“I am like none other,” says Frankenstein’s creature (Aaron Eckhart), christened “Adam” by Leonore (Miranda Otto), high queen of the gargoyles.
“Not human, not gargoyle, not demon,” Adam says. Created in 1795 by Dr. Victor Frankenstein, Adam finds himself – 200 years later – caught between two warring clans of immortal beings, demons and gargoyles. Descended from fallen angel Satan, demons seek to destroy humans; gargoyles, charged by St. Michael, the archangel, with defeating demons, are protectors of the human race. For different reasons, both demons and gargoyles want Adam dead. That’s the setup for this dark, ho-hum, graphic-novel fantasy.
Does Naberius (Bill Nighy), prince of the demons, succeed in his nefarious plan? Will Gideon (Jai Courtney), advisor to Lenore, kill Adam? Can Dr. Terra Ward, eminent electro-physiologist (Yvonne Strahovski), suspend disbelief and join gargoyles in their war with demons? See “I, Frankenstein,” only if these seem important questions.
Actors in special-effects fantasies like this one often have little to do except say their lines, dash about, battle bad guys, and register one or two emotions. Aaron Eckhart, as title character, acts angst and anger, but also narrates the film. He is a remarkably articulate creature (compared to Boris Karlorff and Peter Boyle, who played the same character in the 1931 original and “Young Frankenstein,” 1974 – both way better pictures). “Trusting humans is a mistake you make only once,” Adam says, reflecting on his unhappy relationship with Victor Frankenstein. As demon Naberius, Bill Nighy does not much more than raise an eyebrow and snarl, but he does them really well.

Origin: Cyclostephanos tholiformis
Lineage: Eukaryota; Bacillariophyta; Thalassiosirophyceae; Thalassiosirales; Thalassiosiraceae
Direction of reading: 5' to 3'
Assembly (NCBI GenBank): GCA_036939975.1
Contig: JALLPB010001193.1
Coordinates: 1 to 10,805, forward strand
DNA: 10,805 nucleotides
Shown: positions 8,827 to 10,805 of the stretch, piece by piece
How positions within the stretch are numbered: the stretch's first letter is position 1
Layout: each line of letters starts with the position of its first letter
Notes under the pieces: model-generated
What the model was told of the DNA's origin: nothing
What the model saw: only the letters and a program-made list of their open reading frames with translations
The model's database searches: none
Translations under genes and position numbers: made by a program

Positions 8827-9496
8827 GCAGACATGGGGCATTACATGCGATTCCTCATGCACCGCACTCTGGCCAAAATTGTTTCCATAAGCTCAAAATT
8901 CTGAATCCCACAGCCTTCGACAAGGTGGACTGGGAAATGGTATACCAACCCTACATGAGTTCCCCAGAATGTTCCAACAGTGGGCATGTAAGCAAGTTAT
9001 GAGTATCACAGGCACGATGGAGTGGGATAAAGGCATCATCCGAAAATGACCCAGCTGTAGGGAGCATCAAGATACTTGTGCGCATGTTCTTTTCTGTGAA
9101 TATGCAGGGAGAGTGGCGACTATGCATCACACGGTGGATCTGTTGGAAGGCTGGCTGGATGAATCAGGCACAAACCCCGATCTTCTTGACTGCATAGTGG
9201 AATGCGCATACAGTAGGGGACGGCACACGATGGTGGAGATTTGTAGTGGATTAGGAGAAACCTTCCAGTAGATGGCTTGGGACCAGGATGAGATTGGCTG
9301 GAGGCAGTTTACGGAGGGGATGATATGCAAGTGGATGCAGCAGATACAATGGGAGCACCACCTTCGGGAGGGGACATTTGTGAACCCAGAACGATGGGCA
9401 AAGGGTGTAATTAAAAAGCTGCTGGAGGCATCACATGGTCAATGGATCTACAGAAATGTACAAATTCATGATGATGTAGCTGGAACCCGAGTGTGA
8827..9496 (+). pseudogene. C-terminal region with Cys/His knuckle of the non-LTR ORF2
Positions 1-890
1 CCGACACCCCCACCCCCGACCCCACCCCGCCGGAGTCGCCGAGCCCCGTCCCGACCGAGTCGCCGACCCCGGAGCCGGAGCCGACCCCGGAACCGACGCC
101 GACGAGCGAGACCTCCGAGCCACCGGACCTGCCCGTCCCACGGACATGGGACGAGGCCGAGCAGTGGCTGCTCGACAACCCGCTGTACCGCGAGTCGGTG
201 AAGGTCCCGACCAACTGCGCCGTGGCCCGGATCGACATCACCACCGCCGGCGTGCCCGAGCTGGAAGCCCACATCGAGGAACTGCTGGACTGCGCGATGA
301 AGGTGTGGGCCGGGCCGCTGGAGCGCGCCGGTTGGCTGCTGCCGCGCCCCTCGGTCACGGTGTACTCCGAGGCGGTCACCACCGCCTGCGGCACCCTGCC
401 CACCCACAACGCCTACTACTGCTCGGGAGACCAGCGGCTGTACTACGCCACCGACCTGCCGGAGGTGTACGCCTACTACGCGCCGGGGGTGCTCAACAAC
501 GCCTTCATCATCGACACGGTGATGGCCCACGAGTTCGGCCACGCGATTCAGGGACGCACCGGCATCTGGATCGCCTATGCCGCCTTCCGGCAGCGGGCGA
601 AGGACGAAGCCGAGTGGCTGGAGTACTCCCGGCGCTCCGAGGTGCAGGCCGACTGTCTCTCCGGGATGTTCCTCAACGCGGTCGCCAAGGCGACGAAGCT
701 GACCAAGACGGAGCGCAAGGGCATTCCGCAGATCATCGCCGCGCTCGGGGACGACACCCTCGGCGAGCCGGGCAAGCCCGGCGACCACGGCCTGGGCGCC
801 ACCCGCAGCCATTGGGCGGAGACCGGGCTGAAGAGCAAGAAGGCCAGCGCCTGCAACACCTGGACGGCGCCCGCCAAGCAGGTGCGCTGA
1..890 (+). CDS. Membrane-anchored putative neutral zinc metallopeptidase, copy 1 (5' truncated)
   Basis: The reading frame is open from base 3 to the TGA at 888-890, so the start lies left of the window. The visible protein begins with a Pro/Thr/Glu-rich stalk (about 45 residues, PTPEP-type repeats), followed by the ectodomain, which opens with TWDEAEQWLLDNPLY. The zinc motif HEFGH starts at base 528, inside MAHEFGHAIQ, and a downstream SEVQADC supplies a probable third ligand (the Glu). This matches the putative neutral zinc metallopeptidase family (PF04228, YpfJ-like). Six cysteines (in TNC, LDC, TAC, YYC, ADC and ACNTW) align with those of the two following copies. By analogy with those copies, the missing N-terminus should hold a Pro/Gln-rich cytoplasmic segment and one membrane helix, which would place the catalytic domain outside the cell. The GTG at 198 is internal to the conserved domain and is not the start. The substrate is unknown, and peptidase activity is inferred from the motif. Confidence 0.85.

Others in the cast include comely Yvonne Strahovski as Dr. Terra Ward, rational scientist, initially dubious. “I’m sorry,” she says to Adam, “I can’t believe in gargoyles and demons.” But she does register interest when Eckhart takes off his shirt. “Nice pecs and abs,” she seems to be thinking. Miranda Otto is serious-minded Lenore. “Each of us has a higher purpose,” she says to Adam. “Yours has yet to revel itself.” Jai Courtney is unconvinced gargoyle Gideon.
“I, Frankenstein” is a not-very-smart, noisy, dark fantasy, based on a graphic novel by Kevin Grevioux who appears as Dekar in the film. Stuart Beattie directs and helped Grevioux write the screenplay. It includes this clunky dialog: “Will this help?” says Adam, offering Victor Frankenstein’s laboratory journal. “I haven’t had a chance to finish reading it yet,” Terra says. “You’re only a monster if you behave like one,” she tells Adam later. Rated PG-13 for intense fantasy action and violence, “I, Frankenstein” is one you can safely miss.
Forget, “I, Frankenstein,”
Mostly noise and hooey –
Creature, gargoyles, demons –
Then they go kerflooey.